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Which cheese for the fondue? Tips and information on melted cheese


A simple question: A good cheese makes every dish a poem, a bad cheese ruin it. What is the ideal mixture? There is no such thing, every fondue is as unique as the cheese.

There are even people who take ready-made fondue out of the bag. You can, but fortunately you do not have to. The fondue is best if you buy the cheese in one piece and prepare it yourself. It does not take much more time, but it is guaranteed to taste better. It is best to take your favourite cheeses and process them for the fondue. However, there are some cheeses that are not suitable for fondue, either because they do not melt, or only with great difficulty, such as Parmesan, or because they have too little flavour of their own and tend to pull strings, such as mozzarella.

There are also many different ready-made fresh fondue mixes, some of which are quite good. Often the processed cheese is not of the same quality as the one at the counter. Although I have tried many of these fondues, none of them really convinced me, so I cannot make a recommendation.

The home of the fondue

There are many theories about the origin of fondue. I suspect that man has always used melted cheese to enhance dishes. For me personally, the canton of Fribourg is the root of fondue. Only in this region was a special cheese created for fondue, Vacherin Fribourgeois. The traditional Fribourg blend is moitié-moitié (50% Gruyere and 50% Vacherin Fribourgeois). The high art of Fribourg fondue is the pure Vacherin fondue, prepared with just a little water. Be careful not to let it get too hot under any circumstances.

As already mentioned, the quality of the cheese is the most important thing. For the traditional moitié-moitié, it is best to take a Gruyere Alpage matured for 8 - 12 months and a Vacherin Alpage matured for approx. 5 - 6 months. You will not find these cheeses outside the canton of Fribourg. Then take an 8 - 12 month Le Gruyere and a 4 - 5 month Vacherin Fribourgeois.

The variations

Starting from the traditional moitié-moitié, i.e. the mixture of a hard cheese with a semi-hard cheese, many variations are possible. It is important that the hard cheese is well matured and that the semi-hard cheese is sufficiently creamy. It is possible to do without both the hard cheese and the semi-hard cheese and use only one cheese.

Blends that I can recommend are:

Red Nose Gold Label / Red wine Farmer cheese

The two with red wine refined cheeses are strong, spicy and give your fondue a strong character with a hint of red wine.

Le Gruyere extra 14 months matured / creamy lion cheese from Thurgau

An interesting mixture the strong Gruyere harmonises ideally with the creamy Lion cheese. A creamy and spicy fondue that will win over almost anyone.

Le Gruyere extra 14 months matured / Jura mountain cheese

A strong mixture, two strong cheeses combined in one fondue, it will inspire you.

Le Gruyere extra 14 months matured / Emmentaler 14 months matured

Two classics come together; the Emmentaler gives the fondue its slightly nutty, sweet taste. Please do not use young Emmentaler, it will only pull strings.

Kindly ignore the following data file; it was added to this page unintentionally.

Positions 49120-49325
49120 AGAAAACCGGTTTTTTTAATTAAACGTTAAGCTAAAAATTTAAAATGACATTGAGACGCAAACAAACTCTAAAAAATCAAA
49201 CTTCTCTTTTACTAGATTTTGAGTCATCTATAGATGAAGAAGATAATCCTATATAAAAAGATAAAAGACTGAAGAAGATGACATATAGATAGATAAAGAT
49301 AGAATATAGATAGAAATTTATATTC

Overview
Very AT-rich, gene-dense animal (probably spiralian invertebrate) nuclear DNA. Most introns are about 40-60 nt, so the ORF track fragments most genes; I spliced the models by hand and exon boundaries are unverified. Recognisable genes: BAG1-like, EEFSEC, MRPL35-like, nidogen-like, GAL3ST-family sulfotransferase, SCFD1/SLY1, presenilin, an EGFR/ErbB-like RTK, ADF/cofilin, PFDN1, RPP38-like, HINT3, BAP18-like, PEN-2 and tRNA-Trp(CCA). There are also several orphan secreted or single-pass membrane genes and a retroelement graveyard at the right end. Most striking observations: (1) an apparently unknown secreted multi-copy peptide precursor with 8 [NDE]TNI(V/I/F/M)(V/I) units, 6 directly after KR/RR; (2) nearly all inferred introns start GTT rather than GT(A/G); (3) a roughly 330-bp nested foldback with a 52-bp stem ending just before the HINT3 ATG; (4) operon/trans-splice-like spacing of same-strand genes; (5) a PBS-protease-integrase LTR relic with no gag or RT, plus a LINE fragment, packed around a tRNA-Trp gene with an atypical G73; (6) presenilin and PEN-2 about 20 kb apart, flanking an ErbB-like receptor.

Red Nose Gold Label / Appenzeller extra

The red wine and the Appenzeller herb sauce harmonise very well and give a fondue with a strong, spicy taste.

Red nos Gold Label / Red wine Raclette

The ideal blend for those who do not want such a strong blend, but do not want to give up the touch of red wine.

Le Gruyere extra 14 months matured / Tete de Moine

The ideal blend for fans of the Tête de Moîne. For red wine lovers, the Bärgler red wine variant with the Tête de Moîne is ideal.

Blends with sheep and goat cheese

Those who like sheep's and goat's cheese can also flavour their fondue with these. The heat intensifies the flavour, so be careful with the dosage.

Brie, Camembert, Munster, Epoisse, Vachrin Mo'd'or

Soft cheeses are also suitable for fondue. These contain a lot of water, so please reduce the liquid (wine, schnapps, water). A fondue made only of soft cheese is also good but needs almost no additional liquid. A little lemon juice should be enough.

Fondue with ingredients

All fondues can also be refined with ingredients. The possibilities are almost unlimited. The classic bacon fondue is a hearty mixture, porcini mushrooms aromatic and easily digestible or truffles, the luxury mixture. A special mixture from the Valais is the tomato fondue.

Many also use garlic and onions, but this is up to the individual, so if you don't like it, don't bother.

Schnapps and wine in the fondue

The schnapps is not really needed, but the acidity of the wine is, except for the Fribourg Vacherin Fondue. The wine can be replaced by apple juice, beer, etc., which of course changes the taste. However, to ensure that there is sufficient acidity, a little lemon juice should always be added.

Depending on the schnapps you use, the fondue will change; a cognac or a calvados is not a kirsch. This is individual, but please make sure to use only first-class ingredients here as well.

A few tips on how to prepare it

I reckon with 250 - 350 gr. cheese per person, the cheese can be grated but does not have to be. Especially the semi-hard cheeses can be cut into small pieces.

Preparing fondue needs patience and not heat. Keep the fire low, add little liquid (approx. 0.5 dl per 300 gr.). You can always add liquid and never boil it.

Starch is important, but should also be used moderately, giving in is always possible.
Fondue is traditionally eaten with bread or potatoes, but today carrots, cauliflower, pears, apples etc. are often served with it.

Now I wish you a good appetite.